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When you're writing a first draft, it's helpful to have a streamlined process for fleshing out plot ideas and uncovering themes.



The first time you sit down to write a draft, it can feel intimidating. Transferring a story idea from the mind to the page is painstaking, arduous work. The greatest works of literature all began as first drafts, and there are certain tips you can follow to make your first draft process smoother and more efficient.

What Is a First Draft?

A first draft is a preliminary version of a piece of writing. During the first draft, the author attempts to develop the main characters and flesh out the plot ideas of their work, uncovering their overarching themes in the process.

5 Tips for Writing a First Draft

Before you open up your document, you should have a plan for how you’re going to finish your first draft. Once you’ve done the necessary brainstorming, prewriting, and outlining, here are some tips to follow to ensure the process of writing your first draft is as streamlined as possible:

  1. Set aside daily writing time. Staring at a blank page can be daunting, which is why it’s essential to stay disciplined during the writing process. Whether you’re writing the first draft of a book, short story, or screenplay, it’s important to establish good writing habits as you work on your rough draft. Find a calm, distraction-free writing space for your writing sessions, such as a coffee shop, library, or home office. If you want to have a successful writing career, you need to treat your writing sessions like a job: Keep consistent hours and try to hit predetermined performance benchmarks. If you’re experiencing writer’s block, keep writing: Use your pre-allotted writing time for freewriting or writing exercises. The drafting stage takes a lot of time and hard work, which is why it’s crucial to develop a consistent routine.
  2. Make a schedule for yourself. If you’re attempting to take on a large project, such as writing your first book or first novel, the journey from the opening line to the final product can feel endless. That’s why it’s helpful to set realistic deadlines for yourself. What you do with this time likely depends on what kind of writer you are. “Plotters” prefer to have a detailed outline before jumping into the writing portion. If you’re this type of writer, start by outlining your piece of writing, jotting down a list of the main points, plot movements, and character arcs. “Pantsers,” on the other hand, prefer to jump right into the writing portion and fly by the seats of their pants. If that’s the case, try to determine to the best of your ability the number of chapters or approximate word count of what you want your finished draft to be. Finally, divide that total by the number of days you plan to work on your screenplay or novel-writing project. This should leave you with a series of incremental, easy-to-digest goals and benchmarks.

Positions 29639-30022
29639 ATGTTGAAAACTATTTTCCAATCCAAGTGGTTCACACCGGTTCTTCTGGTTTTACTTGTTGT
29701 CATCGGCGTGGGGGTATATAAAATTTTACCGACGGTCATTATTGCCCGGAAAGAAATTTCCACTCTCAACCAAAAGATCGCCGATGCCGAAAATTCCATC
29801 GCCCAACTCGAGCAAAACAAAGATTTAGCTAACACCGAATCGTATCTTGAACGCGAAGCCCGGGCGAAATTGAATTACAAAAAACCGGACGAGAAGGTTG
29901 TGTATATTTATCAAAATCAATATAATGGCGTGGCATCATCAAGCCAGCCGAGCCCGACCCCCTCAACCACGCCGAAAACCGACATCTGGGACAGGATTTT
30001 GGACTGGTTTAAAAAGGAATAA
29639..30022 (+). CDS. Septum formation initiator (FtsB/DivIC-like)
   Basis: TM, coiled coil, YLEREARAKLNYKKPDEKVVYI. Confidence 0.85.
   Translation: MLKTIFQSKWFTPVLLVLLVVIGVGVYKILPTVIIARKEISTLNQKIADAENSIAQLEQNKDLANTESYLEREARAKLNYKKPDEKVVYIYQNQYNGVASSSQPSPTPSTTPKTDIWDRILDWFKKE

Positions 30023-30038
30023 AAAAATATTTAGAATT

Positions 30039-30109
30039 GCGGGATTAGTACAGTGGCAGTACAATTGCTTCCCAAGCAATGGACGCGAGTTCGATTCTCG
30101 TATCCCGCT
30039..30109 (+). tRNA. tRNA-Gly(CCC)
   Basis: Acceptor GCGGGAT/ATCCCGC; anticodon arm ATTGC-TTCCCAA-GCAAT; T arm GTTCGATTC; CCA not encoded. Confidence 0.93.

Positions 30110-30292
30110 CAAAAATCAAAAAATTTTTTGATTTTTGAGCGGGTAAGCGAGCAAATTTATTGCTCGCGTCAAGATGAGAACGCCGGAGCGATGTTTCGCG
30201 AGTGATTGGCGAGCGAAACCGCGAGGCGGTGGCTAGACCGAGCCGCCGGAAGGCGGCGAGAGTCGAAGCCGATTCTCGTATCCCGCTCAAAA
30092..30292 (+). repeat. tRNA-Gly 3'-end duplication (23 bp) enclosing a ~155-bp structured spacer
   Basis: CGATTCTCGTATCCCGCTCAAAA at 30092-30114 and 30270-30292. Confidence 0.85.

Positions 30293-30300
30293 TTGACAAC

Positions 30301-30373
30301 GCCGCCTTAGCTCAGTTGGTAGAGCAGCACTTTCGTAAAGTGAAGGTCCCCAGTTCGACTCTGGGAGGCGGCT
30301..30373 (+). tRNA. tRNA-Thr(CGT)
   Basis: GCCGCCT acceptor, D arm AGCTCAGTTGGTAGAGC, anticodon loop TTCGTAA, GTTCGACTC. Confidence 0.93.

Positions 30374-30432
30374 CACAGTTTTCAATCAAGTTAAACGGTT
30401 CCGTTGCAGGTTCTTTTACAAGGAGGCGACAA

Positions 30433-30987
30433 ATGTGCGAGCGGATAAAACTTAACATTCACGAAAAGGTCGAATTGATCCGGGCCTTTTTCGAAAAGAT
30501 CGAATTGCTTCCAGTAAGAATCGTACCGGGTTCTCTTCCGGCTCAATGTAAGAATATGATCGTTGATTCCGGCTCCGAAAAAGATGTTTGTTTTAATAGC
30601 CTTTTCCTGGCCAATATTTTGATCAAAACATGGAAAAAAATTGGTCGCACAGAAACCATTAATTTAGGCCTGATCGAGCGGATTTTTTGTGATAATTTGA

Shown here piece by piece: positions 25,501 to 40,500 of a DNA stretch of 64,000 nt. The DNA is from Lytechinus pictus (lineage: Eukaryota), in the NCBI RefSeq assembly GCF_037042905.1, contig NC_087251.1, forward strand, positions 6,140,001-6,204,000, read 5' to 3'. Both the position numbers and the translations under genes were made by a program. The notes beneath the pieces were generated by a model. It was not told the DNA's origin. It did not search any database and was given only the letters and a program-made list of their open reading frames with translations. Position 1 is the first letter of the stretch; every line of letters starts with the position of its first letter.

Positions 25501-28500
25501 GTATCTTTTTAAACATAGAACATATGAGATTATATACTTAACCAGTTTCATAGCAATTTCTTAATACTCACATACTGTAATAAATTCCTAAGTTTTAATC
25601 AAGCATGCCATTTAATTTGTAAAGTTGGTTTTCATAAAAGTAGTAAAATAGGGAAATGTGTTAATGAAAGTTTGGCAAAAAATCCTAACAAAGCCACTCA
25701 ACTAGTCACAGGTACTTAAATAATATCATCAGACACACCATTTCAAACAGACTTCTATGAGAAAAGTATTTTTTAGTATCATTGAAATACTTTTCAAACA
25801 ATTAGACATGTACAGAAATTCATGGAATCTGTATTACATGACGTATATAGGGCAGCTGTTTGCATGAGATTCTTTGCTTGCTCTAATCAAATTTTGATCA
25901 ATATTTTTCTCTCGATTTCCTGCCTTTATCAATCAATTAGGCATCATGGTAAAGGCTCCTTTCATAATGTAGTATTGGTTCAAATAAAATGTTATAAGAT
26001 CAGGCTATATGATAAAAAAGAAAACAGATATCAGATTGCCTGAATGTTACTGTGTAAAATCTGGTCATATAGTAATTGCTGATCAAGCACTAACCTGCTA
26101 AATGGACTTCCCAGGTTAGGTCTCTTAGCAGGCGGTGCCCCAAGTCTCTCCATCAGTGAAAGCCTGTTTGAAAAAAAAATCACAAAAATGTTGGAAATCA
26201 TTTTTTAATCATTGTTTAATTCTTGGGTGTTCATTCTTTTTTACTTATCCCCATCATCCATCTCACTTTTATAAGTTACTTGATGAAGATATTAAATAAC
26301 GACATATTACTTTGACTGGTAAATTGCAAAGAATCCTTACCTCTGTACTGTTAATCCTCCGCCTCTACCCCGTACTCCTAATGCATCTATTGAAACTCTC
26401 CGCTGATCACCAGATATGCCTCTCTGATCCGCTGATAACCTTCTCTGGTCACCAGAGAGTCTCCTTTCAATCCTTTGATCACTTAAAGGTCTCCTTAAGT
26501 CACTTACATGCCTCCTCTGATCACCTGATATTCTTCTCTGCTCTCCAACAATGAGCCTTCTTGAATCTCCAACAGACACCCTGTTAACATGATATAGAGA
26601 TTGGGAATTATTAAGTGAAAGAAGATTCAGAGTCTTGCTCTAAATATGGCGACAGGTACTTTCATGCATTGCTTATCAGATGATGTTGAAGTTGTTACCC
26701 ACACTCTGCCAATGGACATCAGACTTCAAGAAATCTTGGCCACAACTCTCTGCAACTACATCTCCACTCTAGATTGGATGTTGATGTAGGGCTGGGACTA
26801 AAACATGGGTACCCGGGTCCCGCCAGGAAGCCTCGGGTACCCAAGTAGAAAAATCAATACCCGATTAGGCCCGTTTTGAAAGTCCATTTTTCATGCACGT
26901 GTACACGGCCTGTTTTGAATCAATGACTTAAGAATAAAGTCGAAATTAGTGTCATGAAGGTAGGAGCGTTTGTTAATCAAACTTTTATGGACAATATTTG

3. Conduct basic research. If you’re writing something that takes place in a specific location or time period, you’ll likely need to conduct some basic research so that your work is accurate and credible. However, spending too much time on research can take time away from actually writing. At the beginning of the writing process, you should conduct the cursory amount of research required for you to start your draft. If you’re writing about New York in the 1930s, for example, read a time-period-specific essay to get a broad understanding of the location and era. When it comes to the specifics, you can always go back and fill in the details later.
  4. Write out of order. If you find yourself getting stuck on a certain section of your draft, put it aside and jump to a new section. If you’re stuck on a world-building section or a character introduction, move on to the next chapter. You can always come back later, and oftentimes pushing ahead will give you fresh insight that can help you push through your creative block. The same goes for non-fiction and essay writing: If you’re struggling with your introductory paragraph or topic sentences, jump to the body of your essay and chip away at some of your body paragraphs. Oftentimes, this process can help you refine and clarify your thesis statement, as you discover new pieces of information and argumentative pathways by working ahead.
  5. Allow imperfections. Perfectionism is the enemy of a first draft. If you’re constantly rewriting the same paragraph over and over again, trying to make it as perfect as possible, you’ll never finish your draft. As you write, you’ll likely notice that your draft is full of typos and poor word choice. At this stage, that’s not a bad thing—you’ll have plenty of time to clean up your work during the editing process. Focus on the big picture elements of your draft, like a strong point of view and making sure your character’s motivation makes sense. Make sure you have plenty of time to refine the small stuff in your second draft and third draft.
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